Perhaps most important, he has called on Congress to undo a 2008 law requiring that instead of being quickly deported, children who aren’t Mexican or Canadian are allowed into the United States and spend about a month in child-friendly detention shelters or foster care homes as authorities vet a parent or guardian the child can be released to while they wait for their case to go to court.

Instead, the president would have a border patrol agent decide whether a child faces danger if turned away. The problem: Studies show that border patrol agents, who have always been asked to play this role with Mexican unaccompanied children, have failed to identify hardly any children at risk. A 2015 Government Accountability Office report found that border patrol agents returned 95 percent of Mexican children, even when there were signs some had been trafficked.

In August, the administration partially canceled a program that allowed children deemed in immediate danger in Central America to apply for a chance to travel legally to the United States. Some 2,700 children who had been approved were left stranded. In September, the administration announced an additional phasing out of a refugee program for these children.

The administration has sought to discourage the flow of children arriving at the border by asking the ones who do show up to provide the address and name of their parents — and then using the information to go after the parents and deport them.

In the midst of all of this, the administration is also trying to redefine who should be considered unaccompanied. In a radical reinterpretation of the 2002 Homeland Security Act, a September memo by the Executive Office for Immigration Review told judges they had the right to strip away the protections if a minor turned 18 during court proceedings that can drag on for years or was reunified with a parent in the United States. Child advocates fear the next step — the administration’s ultimate intent — is to begin expedited removal of children, says Jennifer Podkul, director of policy at Kids in Need of Defense, a group that recruits lawyers to represent unaccompanied migrant youth pro bono. (I am on the board of that organization.)

To be clear, it is, at this moment, legal to present yourself at our border and ask for safety. Our government has not lost all decency: We still treat innocent children with some kindness. We demand border patrol not lock them up for more than 72 hours in jail cells, transfer them to child-friendly detention shelters and let them make their case to a judge that they qualify to stay here legally. But we must do more: Six in 10 unaccompanied children — some are toddlers — are standing in immigration court alone, with no legal representation to help them make their case for asylum. I watched a 7-year-old stand before a judge, shaking like a leaf, because anything he said could send him hurtling back to the danger he just fled.

Dreamers, despite having the most to lose, have been most adamant in rejecting Trump’s proposals. “It’s a white nationalist racist wish list,” says Cristina Jiménez, executive director and co-founder of United We Dream.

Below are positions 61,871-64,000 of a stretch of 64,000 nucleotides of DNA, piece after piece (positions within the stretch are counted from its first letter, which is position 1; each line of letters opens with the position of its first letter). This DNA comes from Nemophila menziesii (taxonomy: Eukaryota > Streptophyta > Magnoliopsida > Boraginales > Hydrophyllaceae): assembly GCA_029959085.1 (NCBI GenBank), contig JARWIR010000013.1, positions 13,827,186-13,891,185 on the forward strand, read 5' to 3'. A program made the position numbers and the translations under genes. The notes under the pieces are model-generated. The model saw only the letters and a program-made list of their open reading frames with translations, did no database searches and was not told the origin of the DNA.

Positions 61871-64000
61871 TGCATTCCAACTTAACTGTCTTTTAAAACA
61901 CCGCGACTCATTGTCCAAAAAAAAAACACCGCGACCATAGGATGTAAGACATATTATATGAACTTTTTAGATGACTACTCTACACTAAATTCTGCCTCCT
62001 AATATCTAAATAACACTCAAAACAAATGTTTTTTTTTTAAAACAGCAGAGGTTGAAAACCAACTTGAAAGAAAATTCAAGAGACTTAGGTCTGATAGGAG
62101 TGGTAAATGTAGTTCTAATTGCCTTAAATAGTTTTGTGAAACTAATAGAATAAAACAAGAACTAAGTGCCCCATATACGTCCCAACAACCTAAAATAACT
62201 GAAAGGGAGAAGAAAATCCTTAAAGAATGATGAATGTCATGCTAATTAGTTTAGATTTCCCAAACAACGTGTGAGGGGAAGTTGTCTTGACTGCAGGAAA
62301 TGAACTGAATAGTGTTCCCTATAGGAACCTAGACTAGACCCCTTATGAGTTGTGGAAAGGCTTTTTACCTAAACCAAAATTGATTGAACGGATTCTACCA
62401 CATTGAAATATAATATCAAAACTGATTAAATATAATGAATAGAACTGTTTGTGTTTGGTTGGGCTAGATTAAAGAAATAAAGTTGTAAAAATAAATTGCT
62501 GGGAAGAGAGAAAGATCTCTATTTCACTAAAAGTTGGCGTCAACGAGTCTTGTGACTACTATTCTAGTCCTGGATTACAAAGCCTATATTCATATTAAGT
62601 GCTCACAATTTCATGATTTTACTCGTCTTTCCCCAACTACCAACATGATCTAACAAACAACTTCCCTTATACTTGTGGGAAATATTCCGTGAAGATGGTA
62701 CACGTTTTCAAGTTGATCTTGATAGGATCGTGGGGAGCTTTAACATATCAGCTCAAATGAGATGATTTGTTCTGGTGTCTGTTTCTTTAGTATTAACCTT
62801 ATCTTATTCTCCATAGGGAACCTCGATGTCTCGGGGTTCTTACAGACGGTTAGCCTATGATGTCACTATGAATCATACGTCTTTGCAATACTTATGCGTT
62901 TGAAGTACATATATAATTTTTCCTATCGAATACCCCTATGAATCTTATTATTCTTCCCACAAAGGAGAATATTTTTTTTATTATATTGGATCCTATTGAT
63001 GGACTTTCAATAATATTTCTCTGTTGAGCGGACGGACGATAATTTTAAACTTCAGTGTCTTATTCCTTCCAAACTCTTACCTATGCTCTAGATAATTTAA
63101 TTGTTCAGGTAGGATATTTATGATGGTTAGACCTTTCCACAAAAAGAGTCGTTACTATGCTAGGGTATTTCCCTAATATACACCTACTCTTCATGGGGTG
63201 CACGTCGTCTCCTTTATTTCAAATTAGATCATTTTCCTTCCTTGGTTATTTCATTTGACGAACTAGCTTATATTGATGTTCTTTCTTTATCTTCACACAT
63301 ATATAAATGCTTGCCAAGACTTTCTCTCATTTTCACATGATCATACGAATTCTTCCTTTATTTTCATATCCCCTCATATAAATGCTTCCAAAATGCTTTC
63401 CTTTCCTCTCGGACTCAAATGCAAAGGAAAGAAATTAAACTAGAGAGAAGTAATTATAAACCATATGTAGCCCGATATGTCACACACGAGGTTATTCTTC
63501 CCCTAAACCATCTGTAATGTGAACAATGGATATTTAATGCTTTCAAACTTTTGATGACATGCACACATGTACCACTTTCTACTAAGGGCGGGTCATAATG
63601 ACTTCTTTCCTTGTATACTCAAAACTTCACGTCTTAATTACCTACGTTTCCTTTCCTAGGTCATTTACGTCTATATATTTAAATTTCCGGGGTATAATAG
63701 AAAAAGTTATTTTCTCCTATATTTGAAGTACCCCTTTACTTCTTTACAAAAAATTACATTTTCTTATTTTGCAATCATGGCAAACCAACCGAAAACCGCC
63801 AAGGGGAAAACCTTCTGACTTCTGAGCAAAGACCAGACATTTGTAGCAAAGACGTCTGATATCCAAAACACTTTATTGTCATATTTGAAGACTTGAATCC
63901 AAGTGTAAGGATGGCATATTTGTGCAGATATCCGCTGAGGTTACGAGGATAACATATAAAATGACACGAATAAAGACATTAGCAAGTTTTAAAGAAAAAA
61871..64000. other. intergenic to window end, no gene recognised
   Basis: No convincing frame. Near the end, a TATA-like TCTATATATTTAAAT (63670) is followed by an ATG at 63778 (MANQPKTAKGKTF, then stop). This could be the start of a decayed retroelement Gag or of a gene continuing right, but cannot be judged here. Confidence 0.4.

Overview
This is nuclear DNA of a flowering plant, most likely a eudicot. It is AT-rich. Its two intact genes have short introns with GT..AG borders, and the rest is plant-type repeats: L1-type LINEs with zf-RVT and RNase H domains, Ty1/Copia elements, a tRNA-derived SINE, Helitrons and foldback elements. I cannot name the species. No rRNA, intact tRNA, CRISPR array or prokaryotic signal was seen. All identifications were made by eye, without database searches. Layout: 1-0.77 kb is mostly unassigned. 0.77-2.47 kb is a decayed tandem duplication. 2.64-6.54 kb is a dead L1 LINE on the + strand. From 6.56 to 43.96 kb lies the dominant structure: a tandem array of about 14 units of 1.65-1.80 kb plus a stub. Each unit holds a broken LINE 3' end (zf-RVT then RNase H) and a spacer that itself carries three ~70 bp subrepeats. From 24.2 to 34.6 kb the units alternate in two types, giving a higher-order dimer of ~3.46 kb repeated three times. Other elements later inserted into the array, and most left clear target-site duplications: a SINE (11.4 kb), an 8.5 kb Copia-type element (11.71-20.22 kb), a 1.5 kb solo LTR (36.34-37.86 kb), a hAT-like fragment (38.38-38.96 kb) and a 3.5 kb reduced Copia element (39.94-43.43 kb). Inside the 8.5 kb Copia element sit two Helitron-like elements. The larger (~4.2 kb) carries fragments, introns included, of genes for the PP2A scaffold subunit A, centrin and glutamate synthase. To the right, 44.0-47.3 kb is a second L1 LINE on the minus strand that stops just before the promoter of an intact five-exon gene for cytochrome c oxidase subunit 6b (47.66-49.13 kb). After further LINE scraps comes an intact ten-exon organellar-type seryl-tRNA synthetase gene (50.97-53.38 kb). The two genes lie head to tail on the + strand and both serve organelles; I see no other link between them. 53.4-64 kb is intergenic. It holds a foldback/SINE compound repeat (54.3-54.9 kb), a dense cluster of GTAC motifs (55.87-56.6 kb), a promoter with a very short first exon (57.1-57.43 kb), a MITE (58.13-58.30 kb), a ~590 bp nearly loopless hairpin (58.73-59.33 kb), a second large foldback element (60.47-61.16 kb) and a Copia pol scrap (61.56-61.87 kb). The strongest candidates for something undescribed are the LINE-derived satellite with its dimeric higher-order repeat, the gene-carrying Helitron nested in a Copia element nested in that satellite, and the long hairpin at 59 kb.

Democrats must stand by unaccompanied children. They cannot negotiate away the rights of people like Doralinda and 13-year-old José Geovanny Mejía Lopez, who recently arrived from Honduras.

Brenda Aviles, 25, a Dreamer who lives in Los Angeles County, cannot accept any deal that would legalize her but harm José, the nephew of her partner.

Both of José’s parents — first his father, then his mother — abandoned him when he was very young to live in the United States. José was doing all right until his father, who is violent, drinks and uses drugs, was deported back to Honduras. His aunt Kenia Lizeth Mejía Peña, Brenda’s partner, looked after José, but she left for the United States in 2012 to make money to buy medicines for her mother, who had diabetes and cancer. When Kenia’s mother died in 2015, only José’s grandfather, an alcoholic, and José’s father were left to care for him.

José’s father beat his son often. He once whipped the boy with a belt so hard that he left José’s legs and back bleeding.

“The neighbors were afraid of him. No one did anything,” the boy said, his voice cracking, his almond-shaped eyes brimming with tears when I met with him at the family’s cramped one-bedroom apartment. “He treated me like I was nothing,” He would leave José alone at home for weeks. Often there was no food to eat. At 12, weighing 62 pounds, his face looked emaciated. José feared telling anyone. But his Aunt Kenia noticed something was wrong: When she called from Los Angeles, he was home during school hours, and was alone last Christmas.

Worse, the Ultra Fiel gang had moved into José’s neighborhood. They saw in José a boy who had little parental supervision, someone ripe for recruitment.

A dozen gangsters began to surround José as he walked 30 minutes to school each day. “I thought they could hurt me,” says José. “They kill and rape people.”

José loved school and has handwriting so pristine that it should be made into his own font. But he quit after the sixth grade because his father told him to. In the month before he left Honduras, two people were murdered close to his home.

On May 12, José crossed into Texas, near McAllen, ran as fast as he could for 30 minutes until he came to a big road, flagged down a border patrol cruiser and asked for safety. He was transferred to a detention shelter for immigrant children in New York. After a month, he was released to his Aunt Kenia and her partner, Brenda.

“I love everything here,” says José. “I like school best. I feel safe.” After two months in eighth grade, he has shot to the top of his class.

Brenda, who was brought to the United States when she was 12 by her Mexican parents, doesn’t think it’s fair that Mr. Trump has proposed trading the well-being of children like José for her legalization. DACA allowed her to leave an $8-an-hour job packing vegetables and fruits in a warehouse, where she sometimes had to put in 30 hours straight with no overtime, for a much better job that pays 50 percent more.

Four months ago, she started studying to be a phlebotomist. Next: classes to become a nurse. “If they take DACA away, I won’t be able to pay for my car, to study, to have a good job,” Brenda says.

Then, she glimpses José, playing and laughing outside in the family’s outdoor patio. “He has gone through so much,” she says. “It would have been his death to stay in Honduras.”

Every day, before each meal, José reads the Bible. He thanks God for what this country has given him. He always thanks God for four specific things: being with a loving family, that he is safe and feels free, that he has food and that he can go to school again. Above all, he always pauses over his plate of food and says, with a big smile, “Thank you, God, for letting me study.”